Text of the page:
Paul E. Marik, MD, FCCP, FCCM

Chief, Pulmonary and Critical Care Medicine,
Department of Internal Medicine
Eastern Virginia Medical School, Norfolk, VA

image of Dr. Paul Marik

Abstract: A large body of experimental data has demonstrated that both corticosteroids and intravenous vitamin C reduce activation of nuclear factor κB (NF-κB) attenuating the release of pro-inflammatory mediators, reduce the endothelial injury characteristic of sepsis thereby reducing endothelial permeability and improving microcirculatory flow, augment the release of endogenous catecholamine’s and enhance vasopressor responsiveness. In animal models these effects have resulted in reduced organ injury and increased survival. Corticosteroids have been evaluated in several clinical trials, with meta-analysis of these trials demonstrating somewhat conflicting outcomes. Low-dose stress corticosteroids have proven to be safe with no increased risk of clinically important complications. While corticosteroids decrease vasopressor dependency the effect on the risk of developing organ failure and survival is less clear. Similarly intravenous Vitamin C has been evaluated in unselected surgical ICU patients, patients with burns those with pancreatitis and in two pilot studies of patients with severe sepsis and septic shock [1]. In general these studies have demonstrated a reduction in the risk of multisystem organ failure (MSOF) although the effect on mortality is less clear. However, IV vitamin C was shown to be extremely safe with no recorded complications.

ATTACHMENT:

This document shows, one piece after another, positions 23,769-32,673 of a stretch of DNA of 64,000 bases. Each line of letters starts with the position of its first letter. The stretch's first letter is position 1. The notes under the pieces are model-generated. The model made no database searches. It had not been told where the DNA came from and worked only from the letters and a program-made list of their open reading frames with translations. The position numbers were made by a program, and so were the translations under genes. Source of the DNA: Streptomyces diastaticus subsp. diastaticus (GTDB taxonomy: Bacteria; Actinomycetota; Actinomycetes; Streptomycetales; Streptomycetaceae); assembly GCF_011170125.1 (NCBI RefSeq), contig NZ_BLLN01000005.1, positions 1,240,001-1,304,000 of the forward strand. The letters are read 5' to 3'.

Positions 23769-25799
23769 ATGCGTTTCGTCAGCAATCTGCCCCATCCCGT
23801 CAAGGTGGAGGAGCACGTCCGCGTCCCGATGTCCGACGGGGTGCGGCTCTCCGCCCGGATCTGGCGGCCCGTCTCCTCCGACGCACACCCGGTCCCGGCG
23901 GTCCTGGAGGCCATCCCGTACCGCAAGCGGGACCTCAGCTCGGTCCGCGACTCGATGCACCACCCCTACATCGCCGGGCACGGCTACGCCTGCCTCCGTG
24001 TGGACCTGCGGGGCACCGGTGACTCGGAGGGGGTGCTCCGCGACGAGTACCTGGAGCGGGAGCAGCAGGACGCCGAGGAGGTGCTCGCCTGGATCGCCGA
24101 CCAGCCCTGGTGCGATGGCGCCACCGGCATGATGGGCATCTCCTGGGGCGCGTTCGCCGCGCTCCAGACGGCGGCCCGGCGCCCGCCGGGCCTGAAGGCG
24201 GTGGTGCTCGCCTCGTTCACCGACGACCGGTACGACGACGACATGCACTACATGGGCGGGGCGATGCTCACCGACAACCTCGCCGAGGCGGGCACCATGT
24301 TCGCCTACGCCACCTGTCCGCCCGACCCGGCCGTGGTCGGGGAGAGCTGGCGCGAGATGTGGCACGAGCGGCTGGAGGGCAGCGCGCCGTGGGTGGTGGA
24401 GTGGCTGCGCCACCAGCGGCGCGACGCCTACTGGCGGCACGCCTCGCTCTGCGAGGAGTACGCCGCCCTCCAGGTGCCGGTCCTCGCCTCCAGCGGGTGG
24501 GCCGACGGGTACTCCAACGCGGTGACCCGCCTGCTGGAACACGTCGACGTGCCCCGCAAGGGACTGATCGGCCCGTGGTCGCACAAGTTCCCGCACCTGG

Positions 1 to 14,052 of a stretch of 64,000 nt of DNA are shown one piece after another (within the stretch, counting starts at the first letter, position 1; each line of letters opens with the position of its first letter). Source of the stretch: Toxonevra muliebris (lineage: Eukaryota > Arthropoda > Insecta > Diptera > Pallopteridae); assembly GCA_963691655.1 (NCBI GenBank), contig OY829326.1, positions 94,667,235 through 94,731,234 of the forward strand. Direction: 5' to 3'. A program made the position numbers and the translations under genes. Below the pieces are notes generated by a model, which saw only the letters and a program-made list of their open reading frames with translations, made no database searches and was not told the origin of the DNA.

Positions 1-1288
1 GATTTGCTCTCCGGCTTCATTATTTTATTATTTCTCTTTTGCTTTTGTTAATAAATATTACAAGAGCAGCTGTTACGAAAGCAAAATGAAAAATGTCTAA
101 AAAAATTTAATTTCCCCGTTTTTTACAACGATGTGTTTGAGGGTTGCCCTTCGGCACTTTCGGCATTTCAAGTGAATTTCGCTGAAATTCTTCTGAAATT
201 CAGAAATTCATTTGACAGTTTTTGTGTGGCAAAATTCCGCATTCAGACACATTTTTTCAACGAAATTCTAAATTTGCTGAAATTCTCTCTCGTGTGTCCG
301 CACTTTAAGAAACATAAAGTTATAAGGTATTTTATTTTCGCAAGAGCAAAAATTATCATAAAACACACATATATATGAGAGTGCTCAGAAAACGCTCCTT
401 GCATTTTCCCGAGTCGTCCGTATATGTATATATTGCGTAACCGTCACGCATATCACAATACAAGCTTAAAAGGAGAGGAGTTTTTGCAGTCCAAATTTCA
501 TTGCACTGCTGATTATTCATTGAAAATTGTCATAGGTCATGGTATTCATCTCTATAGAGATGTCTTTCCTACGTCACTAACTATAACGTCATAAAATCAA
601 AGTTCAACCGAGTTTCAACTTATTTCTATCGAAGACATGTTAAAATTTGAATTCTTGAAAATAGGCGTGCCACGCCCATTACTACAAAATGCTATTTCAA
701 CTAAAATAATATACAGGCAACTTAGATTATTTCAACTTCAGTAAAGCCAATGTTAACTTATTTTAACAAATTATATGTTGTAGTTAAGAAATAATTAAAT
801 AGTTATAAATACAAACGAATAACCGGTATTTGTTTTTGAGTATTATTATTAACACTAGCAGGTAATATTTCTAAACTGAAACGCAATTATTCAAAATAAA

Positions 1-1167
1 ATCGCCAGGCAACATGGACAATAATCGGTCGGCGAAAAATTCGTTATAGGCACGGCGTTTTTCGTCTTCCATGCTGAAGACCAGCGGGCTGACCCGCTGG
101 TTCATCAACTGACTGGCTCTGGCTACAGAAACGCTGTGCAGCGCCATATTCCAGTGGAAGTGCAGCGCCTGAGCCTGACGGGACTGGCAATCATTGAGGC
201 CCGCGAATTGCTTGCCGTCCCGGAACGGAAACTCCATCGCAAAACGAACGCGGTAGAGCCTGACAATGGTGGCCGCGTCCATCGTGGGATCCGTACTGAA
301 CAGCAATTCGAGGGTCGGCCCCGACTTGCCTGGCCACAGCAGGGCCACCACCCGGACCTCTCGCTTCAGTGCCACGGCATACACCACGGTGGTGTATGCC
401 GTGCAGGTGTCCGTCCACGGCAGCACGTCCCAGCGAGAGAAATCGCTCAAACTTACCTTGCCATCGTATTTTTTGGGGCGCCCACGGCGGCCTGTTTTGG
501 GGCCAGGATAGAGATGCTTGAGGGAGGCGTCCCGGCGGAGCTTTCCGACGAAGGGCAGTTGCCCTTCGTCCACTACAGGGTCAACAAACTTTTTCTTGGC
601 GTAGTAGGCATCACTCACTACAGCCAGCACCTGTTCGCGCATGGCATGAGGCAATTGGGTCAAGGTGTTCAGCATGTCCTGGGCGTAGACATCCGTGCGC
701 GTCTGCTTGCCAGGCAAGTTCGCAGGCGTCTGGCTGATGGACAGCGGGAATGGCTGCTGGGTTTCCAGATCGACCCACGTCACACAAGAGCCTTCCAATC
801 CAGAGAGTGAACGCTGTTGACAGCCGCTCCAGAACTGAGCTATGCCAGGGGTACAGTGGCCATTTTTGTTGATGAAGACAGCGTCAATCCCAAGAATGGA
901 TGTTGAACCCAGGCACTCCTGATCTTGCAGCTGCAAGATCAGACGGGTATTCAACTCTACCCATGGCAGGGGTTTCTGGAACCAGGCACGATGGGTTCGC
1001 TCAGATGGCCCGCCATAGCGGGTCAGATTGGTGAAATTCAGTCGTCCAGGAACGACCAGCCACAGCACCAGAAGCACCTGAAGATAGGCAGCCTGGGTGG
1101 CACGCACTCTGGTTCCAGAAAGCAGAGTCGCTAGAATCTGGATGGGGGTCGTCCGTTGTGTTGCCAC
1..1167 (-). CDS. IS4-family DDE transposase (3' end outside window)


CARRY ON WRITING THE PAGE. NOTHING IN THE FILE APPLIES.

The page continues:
In vitro data has suggested that vitamin C and hydrocortisone may act synergistically. Barabutis et al. have demonstrated that hydrocortisone together with vitamin C protects the vascular endothelium from damage by endotoxin while neither agent alone had this effect [2]. Based on these clinical and experimental data we initiated a treatment protocol for patients with severe sepsis and septic shock that included intravenous vitamin C, hydrocortisone and thiamine. We have demonstrated that this therapeutic cocktail reverses the organ dysfunction of sepsis with a marked reduction in mortality [3].


1. Fowler AA, Syed AA, Knowlson S et al. Phase 1 safety trial of intravenous ascorbic acid in patientswith severe sepsis. J Transl Med 2014; 12:32.
2. Barabutis N, Khangoora V, Marik PE et al. Hydrocortisone and Ascorbic Acid synergistically protectagainst LPS-induced pulmonary endothelial barrier dysfunction. Chest 2017; In press.
3. Marik PE, Khangoora V, Rivera R et al. Hydrocortisone, Vitamin C and Thiamine for the treatment ofsevere sepsis and septic shock: A retrospective before-after study. Chest 2017; 151:1229-38.